Tags: Castro-Cuba | Polls | cuba | normalization | castro | miami

US-born Cubans Most Open to Ties With Havana

By    |   Wednesday, 07 Jan 2015 11:11 AM

A deep generational and cultural split has enveloped Florida's Cuban-American community in its reaction to President Barack Obama's "new approach" to relations with Cuba's communist government, The Wall Street Journal reported.

The Castro regime remains anathema to older Cuban-Americans, who saw their families torn apart and their loved ones imprisoned or killed by the regime, during a bitter conflict that has lasted more than half a century.

But many of the new arrivals are economic migrants with relatives in Cuba who stand to benefit from loosened restrictions on travel and financial transactions.

Today, many Cubans based in Miami who did not experience the trauma of exile during the 1950s and '60s believe that a softer U.S. approach could allow a freer flow of ideas and commerce across the Straits of Florida.

"I think that the first step needed to happen, and Obama took it," said Roberto Ramos, 50, founder and president of the Cuba Ocha Art and Research Center in Miami's "Little Havana" district.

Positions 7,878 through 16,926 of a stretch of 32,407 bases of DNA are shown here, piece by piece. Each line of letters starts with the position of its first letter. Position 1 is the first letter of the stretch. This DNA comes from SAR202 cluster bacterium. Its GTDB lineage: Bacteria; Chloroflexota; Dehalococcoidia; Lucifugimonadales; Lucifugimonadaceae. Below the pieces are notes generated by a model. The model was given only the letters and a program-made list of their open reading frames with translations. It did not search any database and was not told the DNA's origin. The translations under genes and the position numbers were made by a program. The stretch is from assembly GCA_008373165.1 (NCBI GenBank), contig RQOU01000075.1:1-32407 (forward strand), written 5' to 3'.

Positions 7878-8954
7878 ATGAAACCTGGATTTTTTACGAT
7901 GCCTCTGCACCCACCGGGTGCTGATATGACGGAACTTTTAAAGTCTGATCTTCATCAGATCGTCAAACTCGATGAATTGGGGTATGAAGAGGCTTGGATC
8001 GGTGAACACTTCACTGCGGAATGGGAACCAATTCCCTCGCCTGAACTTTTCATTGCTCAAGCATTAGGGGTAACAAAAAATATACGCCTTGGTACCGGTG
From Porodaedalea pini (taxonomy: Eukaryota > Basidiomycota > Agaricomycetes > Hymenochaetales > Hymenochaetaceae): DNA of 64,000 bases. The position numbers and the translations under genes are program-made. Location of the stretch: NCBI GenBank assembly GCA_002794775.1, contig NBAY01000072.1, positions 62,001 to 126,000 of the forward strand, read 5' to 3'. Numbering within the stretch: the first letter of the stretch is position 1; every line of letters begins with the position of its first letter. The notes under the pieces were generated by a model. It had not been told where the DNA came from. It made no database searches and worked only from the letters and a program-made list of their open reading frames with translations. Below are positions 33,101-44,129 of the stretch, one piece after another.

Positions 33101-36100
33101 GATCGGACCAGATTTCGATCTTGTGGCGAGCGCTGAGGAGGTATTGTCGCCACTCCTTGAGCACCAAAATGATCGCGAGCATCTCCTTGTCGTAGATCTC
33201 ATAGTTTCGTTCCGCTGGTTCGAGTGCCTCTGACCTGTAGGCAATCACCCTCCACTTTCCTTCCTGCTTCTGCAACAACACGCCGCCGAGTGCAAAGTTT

"No president before did that, and Fidel Castro never did it," said Ramos, who came to the United States in 1992 in a stranded boat that was rescued by the Coast Guard.

The divide is reflected in a poll taken after Obama's announcement of the restoration of U.S.-Cuba relations by the Miami-based research group Bendixen &Amandi International.

Among the 400 Cuban-American respondents, the 48 percent who supported the president's move were dominated by younger, U.S.-born people, while older, Cuban-born respondents dominated the 44 percent who opposed Obama's move.

Andres Conde, a 46-year-old Cuban-American artist in Miami, vows that he will not return to his homeland until it becomes a free democracy.

He told the Journal his father had been a political prisoner who served time in a labor camp before his family escaped Cuba. He believes that Cuba will inevitably change as Raul and Fidel Castro, both ailing and in their 80s, are replaced by new leaders.

"Fidel and his brother are not going to last forever," Conde said.

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A deep generational and cultural split has enveloped Florida's Cuban-American community in its reaction to President Barack Obama's "new approach" to relations with Cuba's communist government, The Wall Street Journal reported.
cuba, normalization, castro, miami
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2015-11-07
Wednesday, 07 Jan 2015 11:11 AM
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